At Montessori International Bordeaux, hands-on experiments and projects are one of our favorite ways to teach science. Our international school is one of the 4,500 schools, middle schools and high schools selected to participate in the educational experience #ElèveTonBlob, one of the 12 experiments of the French contribution CNES to the Alpha mission of Thomas Pesquet, French astronaut currently on the International Space Station.

Our students will carry out experiments with a creature called a “blob”. The same experiments will be carried out on the international space station by astronaut Thomas Pesquet!


Yellow, slimy and social, the blob is neither an animal nor a plant. It entered the Paris Zoological Park in 2019 and is a giant cell with several nuclei, “always capable of surprising us” with its “crazy” plasticity and behavioral complexity, explains biologist Audrey Dussutour, CNRS research director at Animal Cognition Research Center 2. Without a brain, it can still learn and assess risks. It is also known for its regenerative capacities: “It ages like all organisms, but it falls asleep, even for years, it wakes up with a new youth! “, explains the specialist, one of the few scientists in France to study the behavior of the blob, since 2008.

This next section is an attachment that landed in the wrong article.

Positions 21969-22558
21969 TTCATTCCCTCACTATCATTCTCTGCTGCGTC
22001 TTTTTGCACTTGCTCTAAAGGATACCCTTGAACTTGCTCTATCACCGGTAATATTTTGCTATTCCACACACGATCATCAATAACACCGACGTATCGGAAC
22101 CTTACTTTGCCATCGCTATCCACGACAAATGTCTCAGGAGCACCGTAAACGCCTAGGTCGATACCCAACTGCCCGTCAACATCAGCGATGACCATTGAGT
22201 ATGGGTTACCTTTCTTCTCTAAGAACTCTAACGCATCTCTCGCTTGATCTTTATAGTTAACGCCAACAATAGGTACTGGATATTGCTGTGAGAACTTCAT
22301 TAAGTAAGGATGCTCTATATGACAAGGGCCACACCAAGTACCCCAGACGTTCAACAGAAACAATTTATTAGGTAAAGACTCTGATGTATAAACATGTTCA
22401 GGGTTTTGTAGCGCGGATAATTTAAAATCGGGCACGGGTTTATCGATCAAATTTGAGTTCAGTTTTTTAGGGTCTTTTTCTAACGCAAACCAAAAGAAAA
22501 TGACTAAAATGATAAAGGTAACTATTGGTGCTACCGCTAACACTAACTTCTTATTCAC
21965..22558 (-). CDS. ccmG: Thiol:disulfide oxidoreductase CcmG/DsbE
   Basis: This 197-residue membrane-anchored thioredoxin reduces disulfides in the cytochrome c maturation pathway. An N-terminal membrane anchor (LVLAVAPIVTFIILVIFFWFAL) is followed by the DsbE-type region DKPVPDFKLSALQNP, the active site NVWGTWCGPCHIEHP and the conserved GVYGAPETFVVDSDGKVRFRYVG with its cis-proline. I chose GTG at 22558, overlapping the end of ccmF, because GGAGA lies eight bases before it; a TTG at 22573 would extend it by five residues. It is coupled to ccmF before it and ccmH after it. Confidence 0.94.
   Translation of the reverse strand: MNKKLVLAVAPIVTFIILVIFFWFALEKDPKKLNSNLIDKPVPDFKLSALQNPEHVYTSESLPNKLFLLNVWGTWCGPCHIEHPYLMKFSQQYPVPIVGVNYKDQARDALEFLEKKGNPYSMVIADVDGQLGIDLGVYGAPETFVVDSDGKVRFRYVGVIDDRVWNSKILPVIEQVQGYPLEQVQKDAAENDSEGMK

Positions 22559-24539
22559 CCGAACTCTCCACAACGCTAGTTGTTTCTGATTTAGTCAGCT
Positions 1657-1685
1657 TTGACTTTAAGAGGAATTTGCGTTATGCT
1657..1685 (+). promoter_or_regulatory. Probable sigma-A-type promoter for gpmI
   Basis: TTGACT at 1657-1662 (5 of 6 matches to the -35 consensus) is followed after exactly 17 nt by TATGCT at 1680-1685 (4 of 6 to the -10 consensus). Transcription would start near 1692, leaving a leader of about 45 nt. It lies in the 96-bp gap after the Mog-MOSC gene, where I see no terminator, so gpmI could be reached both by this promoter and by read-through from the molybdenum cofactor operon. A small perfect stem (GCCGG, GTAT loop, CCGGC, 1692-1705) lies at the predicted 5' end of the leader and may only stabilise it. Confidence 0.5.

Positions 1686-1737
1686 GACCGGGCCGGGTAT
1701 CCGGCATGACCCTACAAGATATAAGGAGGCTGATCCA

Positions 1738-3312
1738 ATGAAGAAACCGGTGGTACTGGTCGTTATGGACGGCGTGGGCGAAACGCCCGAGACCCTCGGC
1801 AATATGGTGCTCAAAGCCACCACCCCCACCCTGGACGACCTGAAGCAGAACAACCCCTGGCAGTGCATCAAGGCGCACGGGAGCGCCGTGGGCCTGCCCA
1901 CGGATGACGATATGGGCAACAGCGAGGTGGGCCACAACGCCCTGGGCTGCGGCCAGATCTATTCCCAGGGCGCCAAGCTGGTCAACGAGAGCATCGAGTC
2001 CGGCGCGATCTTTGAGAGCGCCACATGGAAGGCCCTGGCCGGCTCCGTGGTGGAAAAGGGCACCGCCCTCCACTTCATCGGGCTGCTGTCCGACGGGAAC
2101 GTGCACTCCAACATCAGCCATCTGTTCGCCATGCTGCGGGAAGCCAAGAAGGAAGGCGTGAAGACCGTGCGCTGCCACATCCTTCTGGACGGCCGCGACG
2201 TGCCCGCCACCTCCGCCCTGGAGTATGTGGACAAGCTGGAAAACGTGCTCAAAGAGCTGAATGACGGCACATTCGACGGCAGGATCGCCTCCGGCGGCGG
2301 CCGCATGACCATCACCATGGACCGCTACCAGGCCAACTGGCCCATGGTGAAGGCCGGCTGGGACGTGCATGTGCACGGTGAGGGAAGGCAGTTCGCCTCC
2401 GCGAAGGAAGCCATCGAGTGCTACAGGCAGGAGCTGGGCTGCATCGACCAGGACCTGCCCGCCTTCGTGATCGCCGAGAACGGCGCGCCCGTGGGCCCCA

The first European to fly on the Crew Dragon vehicle of the American company SpaceX, Thomas Pesquet will therefore take with him four blobs installed by Audrey Dussutour in a “Blob Box” developed by Jean-Loup Cartier (technical director at COMAT Aerospace), to carry out the same experiences during his Alpha mission scheduled from April to October. This is the Blob-ISS project. (source :

We therefore received an envelope at the beginning of September, containing sclerotia of Physarum polycephalum; which allowed us to perform the experiment, a 4-step experiment: awakening, raising, experimenting and putting the blob back to sleep. To wake them up, the students moistened and fed them in petri dishes before observing them for two months.
Each student fed the blob to observe its rapid growth. Then, they found that by taking a piece of the blob and placing it in a new petri dish, this fragment was able to double in size very quickly. They concluded that this fungus thrives in a humid and dark environment.
And they quickly made the following connection: we can easily find a sclerotia, because indeed, each of us has already seen one once during a walk in the forest: they come to life on trees or fallen branches, soil (yellow fungus).

It was an incredible experiment that we will continue to work on during the year. We will also try to find a blob in nature and breed it in petris.

We would like to thank the CNES for allowing us to participate in this great experiment. Our students are delighted and so passionate about the project!